Author:Tomoko Sakai (Kyoto University)
Paper short abstract:
This paper explores the potential of visual and textile narrative to create resonances between social sufferings of different local contexts. The focus is on arpilleras, a type of textile art originally from Latin America, that have recently seen an international expansion.
Paper long abstract:
This paper explores the potential of visual and textile narrative to create resonances between social sufferings in different local contexts. The focus here is on arpilleras, a type of textile art that portrays people's daily experiences in their political and social contexts, that are now attracting attention as media of testimonies. Arpillera-making as a social and political movement developed in Chile during the period of dictatorship. In urban working-class communities, women started to sew together scraps of old clothes and materials to picture their personal experiences: daily life under political oppression; mutual help in the poor neighbourhood; long-lasting search for a close family member who disappeared. Some of the works were exported, with the aid of international support groups, to let the world know the predicament the people were in.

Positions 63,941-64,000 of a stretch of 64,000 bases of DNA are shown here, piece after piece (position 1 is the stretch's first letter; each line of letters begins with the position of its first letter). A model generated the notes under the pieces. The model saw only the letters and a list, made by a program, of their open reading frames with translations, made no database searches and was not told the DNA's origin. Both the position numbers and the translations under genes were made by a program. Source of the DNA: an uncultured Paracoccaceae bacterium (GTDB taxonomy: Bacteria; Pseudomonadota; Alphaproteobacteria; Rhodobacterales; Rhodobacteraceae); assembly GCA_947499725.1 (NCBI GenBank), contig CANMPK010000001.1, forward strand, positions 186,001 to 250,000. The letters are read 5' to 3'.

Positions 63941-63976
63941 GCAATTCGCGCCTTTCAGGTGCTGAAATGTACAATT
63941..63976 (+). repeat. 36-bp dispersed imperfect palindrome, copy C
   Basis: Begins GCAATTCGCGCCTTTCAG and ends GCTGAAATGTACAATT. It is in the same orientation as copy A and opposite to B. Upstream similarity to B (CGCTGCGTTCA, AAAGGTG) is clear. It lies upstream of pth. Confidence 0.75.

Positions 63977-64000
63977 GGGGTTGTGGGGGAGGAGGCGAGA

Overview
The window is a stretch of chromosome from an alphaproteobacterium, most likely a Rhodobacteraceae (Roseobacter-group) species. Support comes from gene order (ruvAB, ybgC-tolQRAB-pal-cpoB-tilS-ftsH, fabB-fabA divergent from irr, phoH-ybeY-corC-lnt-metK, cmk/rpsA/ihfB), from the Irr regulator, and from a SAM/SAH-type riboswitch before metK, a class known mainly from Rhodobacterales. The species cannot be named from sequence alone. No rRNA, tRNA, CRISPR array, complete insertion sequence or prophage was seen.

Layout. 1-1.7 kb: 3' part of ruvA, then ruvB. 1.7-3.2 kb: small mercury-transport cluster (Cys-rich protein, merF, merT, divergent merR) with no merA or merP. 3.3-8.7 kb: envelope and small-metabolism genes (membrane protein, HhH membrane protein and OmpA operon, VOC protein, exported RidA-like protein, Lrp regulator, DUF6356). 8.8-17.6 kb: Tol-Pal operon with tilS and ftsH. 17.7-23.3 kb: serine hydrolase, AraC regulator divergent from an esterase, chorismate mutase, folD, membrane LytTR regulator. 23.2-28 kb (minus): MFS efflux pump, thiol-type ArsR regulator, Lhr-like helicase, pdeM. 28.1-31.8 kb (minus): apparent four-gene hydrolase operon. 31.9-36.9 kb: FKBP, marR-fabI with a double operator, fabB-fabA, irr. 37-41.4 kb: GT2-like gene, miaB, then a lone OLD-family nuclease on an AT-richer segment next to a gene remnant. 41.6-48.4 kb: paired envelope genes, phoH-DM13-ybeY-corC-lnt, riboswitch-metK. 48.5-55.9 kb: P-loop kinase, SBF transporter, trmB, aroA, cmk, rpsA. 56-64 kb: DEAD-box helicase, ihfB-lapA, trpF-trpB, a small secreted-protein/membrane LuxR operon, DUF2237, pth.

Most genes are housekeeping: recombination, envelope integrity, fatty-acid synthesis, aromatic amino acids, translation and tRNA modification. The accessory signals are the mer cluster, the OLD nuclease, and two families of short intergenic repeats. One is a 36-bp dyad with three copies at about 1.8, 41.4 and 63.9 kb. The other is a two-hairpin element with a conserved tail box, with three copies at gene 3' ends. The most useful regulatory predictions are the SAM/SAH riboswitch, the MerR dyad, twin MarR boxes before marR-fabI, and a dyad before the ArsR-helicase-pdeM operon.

Recently the technique came to be widely known through international exhibitions to have inspired people in many different regional and social contexts to make their own works. The way the simplest forms of human figures, often three-dimensional small dolls, are used to represent serious social sufferings, against a backdrop of the home landscape in soft-textured applique, enables arpilleras to narrate complex senses of belongingness. This eloquence, if not fully graspable, touches the mind of those who see the works and evokes images of their own life experiences.
Back to the future: discursive practices on identity, remembrance and resistance in late-modern anthropology